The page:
This is the first of a series of occasional articles on research findings in an important area of mind-body medicine. Some of the most important "breakthroughs" in the field of biofeedback have come not from one definitive study but from the accumulation of numerous studies over many years. Rather than focusing only on the latest published articles, we felt it important to place the field of biofeedback in its historical context.
Back in the 1960s when experimental psychologist Neal Miller first demonstrated that the autonomic nervous system could be trained to alter some bodily processes, it was thought biofeedback would change the world. Miller's discovery uprooted the prevailing paradigm, that the autonomic, or visceral, nervous system was basically "dumb" and beyond voluntary control. At the time, some scientists predicted that biofeedback eventually would allow patients to "take a fully active and direct role in literally learning not to be sick" (Dienstfrey, 1991).
Over the next three decades, some 3,000 articles and 100 books on biofeedback were published.
And although the research has not uncovered the kind of "unified field" originally hoped for, biofeedback has been shown to be an effective treatment for dozens of specific ailments. These include bronchial asthma, drug and alcohol abuse, anxiety, tension and migraine headaches, cardiac arrhythmias, essential hypertension, Raynaud's disease/syndrome, fecal and urinary incontinence, irritable bowel syndrome, muscle reeducation, hyperactivity and attention deficit disorder, epilepsy, menopausal hot flashes, chronic pain syndromes, and anticipatory nausea and vomiting associated with chemotherapy. While biofeedback has been used successfully to treat some psychological and mental disorders, it seems to work best with patients in which physiological processes are relevant (Futterman & Shapiro, 1986).
The most common forms of biofeedback today make use of instruments to "feed back" information about such bodily processes as muscle tension (EMG feedback), skin temperature (thermal feedback), brain waves (EEG feedback) and respiration. By watching the monitoring device, patients can adjust their thinking and other mental processes in order to control bodily processes. In some cases, subjects learn by trial and error what kind of thinking or behavior affects those processes. In other cases, subjects are taught specific methods, such as relaxation or imagery, which it is believed will have an impact on bodily functions.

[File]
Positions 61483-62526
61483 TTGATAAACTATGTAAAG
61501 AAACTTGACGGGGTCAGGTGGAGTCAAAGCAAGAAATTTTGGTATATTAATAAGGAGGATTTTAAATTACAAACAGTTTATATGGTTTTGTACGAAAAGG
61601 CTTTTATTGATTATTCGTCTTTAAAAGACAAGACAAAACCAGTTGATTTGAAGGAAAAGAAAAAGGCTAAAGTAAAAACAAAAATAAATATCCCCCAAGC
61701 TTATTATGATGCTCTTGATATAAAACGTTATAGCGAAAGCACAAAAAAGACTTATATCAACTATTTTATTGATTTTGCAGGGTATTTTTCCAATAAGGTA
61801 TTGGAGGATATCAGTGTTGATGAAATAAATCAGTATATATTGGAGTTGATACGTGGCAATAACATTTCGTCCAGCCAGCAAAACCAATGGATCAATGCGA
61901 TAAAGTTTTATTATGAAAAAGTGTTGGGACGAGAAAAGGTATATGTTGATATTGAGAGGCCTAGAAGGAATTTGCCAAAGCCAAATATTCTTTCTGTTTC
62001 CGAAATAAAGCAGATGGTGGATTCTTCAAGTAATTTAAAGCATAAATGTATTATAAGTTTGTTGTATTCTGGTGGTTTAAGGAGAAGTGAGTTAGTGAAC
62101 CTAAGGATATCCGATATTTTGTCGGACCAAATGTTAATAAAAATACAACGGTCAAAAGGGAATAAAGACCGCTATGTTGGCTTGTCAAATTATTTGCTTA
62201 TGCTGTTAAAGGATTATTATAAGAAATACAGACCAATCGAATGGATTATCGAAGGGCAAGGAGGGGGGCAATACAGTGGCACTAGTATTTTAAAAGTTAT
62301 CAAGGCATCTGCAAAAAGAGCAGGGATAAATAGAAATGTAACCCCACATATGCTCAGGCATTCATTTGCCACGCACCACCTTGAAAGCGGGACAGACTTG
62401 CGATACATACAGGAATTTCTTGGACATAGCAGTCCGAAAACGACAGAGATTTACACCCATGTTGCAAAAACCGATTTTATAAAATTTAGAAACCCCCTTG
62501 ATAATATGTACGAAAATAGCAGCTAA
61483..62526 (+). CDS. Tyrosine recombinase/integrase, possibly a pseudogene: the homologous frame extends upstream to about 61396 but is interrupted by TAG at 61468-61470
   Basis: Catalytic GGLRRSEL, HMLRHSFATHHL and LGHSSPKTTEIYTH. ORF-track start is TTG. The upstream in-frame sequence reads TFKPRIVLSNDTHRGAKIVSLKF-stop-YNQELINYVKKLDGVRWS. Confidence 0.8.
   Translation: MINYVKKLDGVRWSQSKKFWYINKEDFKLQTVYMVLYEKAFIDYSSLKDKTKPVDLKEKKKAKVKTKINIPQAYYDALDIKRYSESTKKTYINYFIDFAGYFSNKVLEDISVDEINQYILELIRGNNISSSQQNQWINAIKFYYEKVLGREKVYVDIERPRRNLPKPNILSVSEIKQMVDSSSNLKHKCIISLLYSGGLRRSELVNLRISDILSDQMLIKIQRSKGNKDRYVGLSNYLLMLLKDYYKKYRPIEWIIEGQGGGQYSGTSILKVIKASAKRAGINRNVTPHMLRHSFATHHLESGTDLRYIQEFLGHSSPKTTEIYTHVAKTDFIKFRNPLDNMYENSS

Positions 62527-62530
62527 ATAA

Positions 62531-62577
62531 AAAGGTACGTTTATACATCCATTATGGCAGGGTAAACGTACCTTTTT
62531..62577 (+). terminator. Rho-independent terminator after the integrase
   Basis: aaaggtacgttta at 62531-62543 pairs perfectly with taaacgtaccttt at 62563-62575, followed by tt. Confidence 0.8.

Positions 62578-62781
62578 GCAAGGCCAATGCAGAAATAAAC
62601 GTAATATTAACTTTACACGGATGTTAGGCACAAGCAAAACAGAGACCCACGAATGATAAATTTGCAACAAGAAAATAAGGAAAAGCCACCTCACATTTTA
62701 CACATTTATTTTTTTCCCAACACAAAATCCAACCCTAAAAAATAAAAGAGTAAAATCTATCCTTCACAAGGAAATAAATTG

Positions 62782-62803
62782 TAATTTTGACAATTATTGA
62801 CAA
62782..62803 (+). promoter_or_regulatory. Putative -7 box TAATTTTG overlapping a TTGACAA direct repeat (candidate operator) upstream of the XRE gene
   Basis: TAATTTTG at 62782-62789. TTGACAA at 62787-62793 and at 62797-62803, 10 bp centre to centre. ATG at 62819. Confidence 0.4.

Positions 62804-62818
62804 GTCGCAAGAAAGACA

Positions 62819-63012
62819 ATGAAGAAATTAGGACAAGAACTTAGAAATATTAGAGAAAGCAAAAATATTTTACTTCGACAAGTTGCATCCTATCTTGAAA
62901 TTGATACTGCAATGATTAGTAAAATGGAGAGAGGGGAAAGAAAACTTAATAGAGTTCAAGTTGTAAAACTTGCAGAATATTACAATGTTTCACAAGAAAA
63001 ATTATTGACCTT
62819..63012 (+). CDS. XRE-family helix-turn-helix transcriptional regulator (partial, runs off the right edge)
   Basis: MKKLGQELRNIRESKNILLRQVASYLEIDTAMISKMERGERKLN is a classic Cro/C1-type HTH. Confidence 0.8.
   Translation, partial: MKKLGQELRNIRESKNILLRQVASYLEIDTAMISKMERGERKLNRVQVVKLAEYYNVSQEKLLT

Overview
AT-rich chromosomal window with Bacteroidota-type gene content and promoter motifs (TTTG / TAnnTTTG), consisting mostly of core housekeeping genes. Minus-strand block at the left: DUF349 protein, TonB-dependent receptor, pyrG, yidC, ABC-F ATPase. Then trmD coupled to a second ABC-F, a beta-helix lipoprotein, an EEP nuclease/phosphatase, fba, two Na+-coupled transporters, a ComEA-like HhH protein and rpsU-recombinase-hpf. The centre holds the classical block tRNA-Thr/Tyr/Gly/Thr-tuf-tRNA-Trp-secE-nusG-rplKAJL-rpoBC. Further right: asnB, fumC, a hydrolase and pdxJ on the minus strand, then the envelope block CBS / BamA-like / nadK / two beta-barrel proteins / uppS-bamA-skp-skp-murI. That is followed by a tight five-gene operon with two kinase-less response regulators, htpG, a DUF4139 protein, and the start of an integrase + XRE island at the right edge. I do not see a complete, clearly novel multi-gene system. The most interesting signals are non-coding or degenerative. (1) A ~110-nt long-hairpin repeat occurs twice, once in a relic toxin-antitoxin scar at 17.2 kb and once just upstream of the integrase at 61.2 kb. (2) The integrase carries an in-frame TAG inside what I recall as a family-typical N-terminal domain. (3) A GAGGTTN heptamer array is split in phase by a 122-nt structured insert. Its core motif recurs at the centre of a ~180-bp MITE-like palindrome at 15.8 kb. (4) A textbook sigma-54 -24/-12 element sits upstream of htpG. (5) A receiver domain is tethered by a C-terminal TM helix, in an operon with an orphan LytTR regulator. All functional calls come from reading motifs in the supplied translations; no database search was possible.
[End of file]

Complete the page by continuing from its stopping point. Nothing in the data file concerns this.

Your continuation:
One of the most exciting areas of biofeedback research today is the use of alpha-theta brainwave training. This therapy has proven effective in the treatment of various disorders, including chemical dependence, post-traumatic stress disorder, depression, anxiety, multiple personality, panic and eating disorders. Drs. Eugene Peniston and Paul Kulkosky's (1989, 1990, 1991) pioneering work showed that training chronic alcoholics to increase the lower-frequency alpha and theta brain waves, while controlling the higher frequency beta waves, resulted in significantly less depression, less craving for alcohol and less relapse. (The alpha brain wave has been associated with a tranquil, serene state, while the theta wave corresponds to a deeper meditative state.)
The researchers' treatment protocol includes 6-8 weeks of thermal biofeedback and autogenic training, followed by 30 sessions of evoked images of personal change and alpha-theta EEG biofeedback. The sessions are performed twice a day, five days a week.